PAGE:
Goliath Corporation, Giant Food Inc, and the Unions

In the alternative history presented in Jasper Fforde’s “Thursday Next” series of novels, the monolithic Goliath Corporation is in control of almost every institution in England. It runs the country under a virtual police state, despatching mysterious henchmen to silence any dissidents, its operations enigmatically veiled from the general public.

Likewise, in the hub of the Empire, in Washington D.C., a company by the name of Giant Food Inc controls the local supermarkets. Recently, Giant Food Inc announced its plans to terminate up to 700 local union jobs at its plant in Jessup, Maryland, transferring the work to “a  low-wage non-union facility in Pennsylvania”. Union plans to protest the planned job losses coincide with attempts in other states to make union action a basis for the intervention of the police state. Giant Food Inc is itself owned by Dutch company Ahold, which “owns close to 3,000 stores throughout the U.S. and Europe which generate over $38 billion in annual revenue” (Brian Tierney, “Fighting for Justice at Giant”).

“This company – on a global basis – is attempting to destroy the economic standing of workers wherever they do business with no consideration whatsoever to the workers or the communities they live in.”
– Tim McNutt

This might be explained as another case of life imitating art, if it weren’t for the twist that, in the face of poverty, most of the victims of the Giant Food Inc deny that they are victims. The real-life giant corporation is, to them, as fictional as Fforde’s Goliath Corporation.

When it comes to class, Americans have long seen themselves as potentially rich and perpetually middling. A Pew survey in 2008 revealed that 91% believe they are either middle class, upper-middle class or lower-middle class. Relatively few claim to be working class or upper class, intimating more of a cultural aspiration than an economic relationship. Meanwhile, a Gallup poll in 2005 showed that while only 2% of Americans described themselves as “rich”, 31% thought it very likely or somewhat likely they would “ever be rich”.

But trends and ongoing events are forcing a reappraisal of that self-image. Social mobility has stalled; wages have been stagnant for a generation. It is in this light that the growing resistance to events in Wisconsin must be understood. The hardline Republican governor, Scott Walker, has pledged to remove collective bargaining rights from public sector unions and cut local government workers’ health benefits and pension entitlements.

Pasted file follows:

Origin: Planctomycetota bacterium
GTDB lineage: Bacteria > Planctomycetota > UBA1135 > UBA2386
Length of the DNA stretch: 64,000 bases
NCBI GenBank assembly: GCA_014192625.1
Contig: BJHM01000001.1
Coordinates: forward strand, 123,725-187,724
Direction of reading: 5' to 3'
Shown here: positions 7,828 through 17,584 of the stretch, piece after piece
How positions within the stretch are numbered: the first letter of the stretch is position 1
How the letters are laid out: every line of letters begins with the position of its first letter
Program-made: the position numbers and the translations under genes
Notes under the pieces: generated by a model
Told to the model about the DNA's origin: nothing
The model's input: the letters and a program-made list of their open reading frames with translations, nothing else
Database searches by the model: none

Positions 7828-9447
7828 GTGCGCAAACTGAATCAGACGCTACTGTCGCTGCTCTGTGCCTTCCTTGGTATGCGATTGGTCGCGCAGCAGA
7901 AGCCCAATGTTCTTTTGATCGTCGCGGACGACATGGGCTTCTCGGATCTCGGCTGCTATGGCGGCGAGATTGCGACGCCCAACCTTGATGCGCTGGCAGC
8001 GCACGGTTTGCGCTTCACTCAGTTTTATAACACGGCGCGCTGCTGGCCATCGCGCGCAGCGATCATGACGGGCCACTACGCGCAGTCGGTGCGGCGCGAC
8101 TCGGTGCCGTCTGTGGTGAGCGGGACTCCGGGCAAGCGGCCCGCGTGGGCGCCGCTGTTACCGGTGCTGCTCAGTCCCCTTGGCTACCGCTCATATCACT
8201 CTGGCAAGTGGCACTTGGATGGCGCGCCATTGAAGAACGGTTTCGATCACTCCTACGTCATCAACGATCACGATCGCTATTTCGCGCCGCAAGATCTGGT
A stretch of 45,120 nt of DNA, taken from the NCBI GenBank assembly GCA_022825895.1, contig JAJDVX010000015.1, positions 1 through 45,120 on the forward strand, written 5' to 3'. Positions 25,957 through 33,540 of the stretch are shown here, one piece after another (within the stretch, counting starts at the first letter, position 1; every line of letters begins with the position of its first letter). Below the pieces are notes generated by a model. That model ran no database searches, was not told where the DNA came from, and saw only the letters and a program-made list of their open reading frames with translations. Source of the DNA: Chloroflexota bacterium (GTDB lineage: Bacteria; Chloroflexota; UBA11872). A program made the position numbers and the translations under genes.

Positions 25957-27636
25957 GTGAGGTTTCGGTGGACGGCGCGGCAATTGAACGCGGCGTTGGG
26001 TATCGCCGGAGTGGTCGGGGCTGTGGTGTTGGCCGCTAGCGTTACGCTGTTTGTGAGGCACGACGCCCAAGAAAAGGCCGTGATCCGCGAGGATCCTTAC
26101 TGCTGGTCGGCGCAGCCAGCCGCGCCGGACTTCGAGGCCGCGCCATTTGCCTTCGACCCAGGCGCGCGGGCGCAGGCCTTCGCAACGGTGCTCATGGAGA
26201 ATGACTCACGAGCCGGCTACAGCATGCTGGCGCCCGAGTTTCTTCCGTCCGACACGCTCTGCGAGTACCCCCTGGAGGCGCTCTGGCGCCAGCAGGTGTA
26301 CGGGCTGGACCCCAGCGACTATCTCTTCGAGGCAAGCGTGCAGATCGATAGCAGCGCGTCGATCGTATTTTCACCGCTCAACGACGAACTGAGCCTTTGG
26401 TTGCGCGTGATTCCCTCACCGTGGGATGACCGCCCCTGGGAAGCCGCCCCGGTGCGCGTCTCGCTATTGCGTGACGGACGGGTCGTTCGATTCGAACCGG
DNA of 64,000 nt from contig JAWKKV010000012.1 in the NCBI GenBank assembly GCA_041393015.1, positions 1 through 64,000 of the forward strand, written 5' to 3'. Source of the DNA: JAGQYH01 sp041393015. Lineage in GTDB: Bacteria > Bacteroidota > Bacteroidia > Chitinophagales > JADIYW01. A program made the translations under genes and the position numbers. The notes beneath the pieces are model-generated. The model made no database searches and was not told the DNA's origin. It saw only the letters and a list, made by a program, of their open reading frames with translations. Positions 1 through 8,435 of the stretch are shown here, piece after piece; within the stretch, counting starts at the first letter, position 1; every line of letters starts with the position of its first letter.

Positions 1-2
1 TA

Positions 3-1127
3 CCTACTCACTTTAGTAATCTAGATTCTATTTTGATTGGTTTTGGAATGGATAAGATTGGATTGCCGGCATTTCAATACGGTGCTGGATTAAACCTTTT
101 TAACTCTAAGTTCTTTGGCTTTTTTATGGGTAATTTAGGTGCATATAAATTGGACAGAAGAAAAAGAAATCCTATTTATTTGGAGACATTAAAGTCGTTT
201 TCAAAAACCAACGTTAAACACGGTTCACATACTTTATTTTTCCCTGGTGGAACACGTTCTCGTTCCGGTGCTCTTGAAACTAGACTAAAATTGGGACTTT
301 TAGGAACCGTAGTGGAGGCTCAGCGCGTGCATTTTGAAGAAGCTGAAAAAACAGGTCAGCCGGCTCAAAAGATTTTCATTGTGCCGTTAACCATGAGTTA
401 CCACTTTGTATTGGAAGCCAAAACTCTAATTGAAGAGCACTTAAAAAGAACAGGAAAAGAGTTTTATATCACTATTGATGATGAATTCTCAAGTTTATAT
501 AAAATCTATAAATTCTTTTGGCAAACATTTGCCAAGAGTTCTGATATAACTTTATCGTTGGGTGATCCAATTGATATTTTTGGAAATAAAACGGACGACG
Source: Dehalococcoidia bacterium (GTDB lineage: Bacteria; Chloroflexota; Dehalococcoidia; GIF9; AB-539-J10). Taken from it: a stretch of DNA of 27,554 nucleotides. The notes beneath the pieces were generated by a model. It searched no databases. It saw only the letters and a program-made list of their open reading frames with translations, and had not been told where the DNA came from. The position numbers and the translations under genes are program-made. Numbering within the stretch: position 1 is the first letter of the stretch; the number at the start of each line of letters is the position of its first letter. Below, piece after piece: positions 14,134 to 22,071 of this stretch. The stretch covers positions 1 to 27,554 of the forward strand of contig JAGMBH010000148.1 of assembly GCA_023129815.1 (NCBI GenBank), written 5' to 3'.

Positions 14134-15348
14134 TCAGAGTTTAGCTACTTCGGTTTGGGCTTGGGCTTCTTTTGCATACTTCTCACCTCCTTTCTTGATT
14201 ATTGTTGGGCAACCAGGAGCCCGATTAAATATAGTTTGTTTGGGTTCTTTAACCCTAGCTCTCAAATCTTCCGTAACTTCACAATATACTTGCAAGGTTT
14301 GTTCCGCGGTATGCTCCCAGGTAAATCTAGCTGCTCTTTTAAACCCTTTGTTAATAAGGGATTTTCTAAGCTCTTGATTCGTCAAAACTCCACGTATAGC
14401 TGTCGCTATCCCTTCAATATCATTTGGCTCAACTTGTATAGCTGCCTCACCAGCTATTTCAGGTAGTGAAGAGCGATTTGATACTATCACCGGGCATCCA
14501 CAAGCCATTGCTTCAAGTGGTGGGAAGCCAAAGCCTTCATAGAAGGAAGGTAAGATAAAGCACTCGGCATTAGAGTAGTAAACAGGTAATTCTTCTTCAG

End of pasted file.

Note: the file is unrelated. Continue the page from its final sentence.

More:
– Gary Younge, “Wisconsin is making the battle lines clear in America’s hidden class war”

An article in Mother Jones for March-April 2011 explores the rise of plutocracy in the United States – “government of the corporations, by the corporations and for the corporations”, as Rep. Dennis Kucinich recently put it – and the denial of this development by the majority of Americans. So too, in New Zealand, we’ve had about three decades worth of denial, fed by a steady flow of neo-liberal economic ideology. But we’re fine, mate…

There is no depression in New Zealand;
there are no sheep on our farms,
There is no depression in New Zealand;
we can all keep perfectly calm,

Everybody’s talking about World War Three;
everybody’s talking about World War Three,
But we’re as safe as safe can be,
there’s no unrest in this country
We have no dole queues,
we have no drug addicts,
we have no racism,
we have no sexism, sexism, no, no…

But, I wonder – if the neo-liberal attempt to make unions illegal is successful, if unions are placed outside the law, are they not finally being offered true power, the power to act for themselves against the system?

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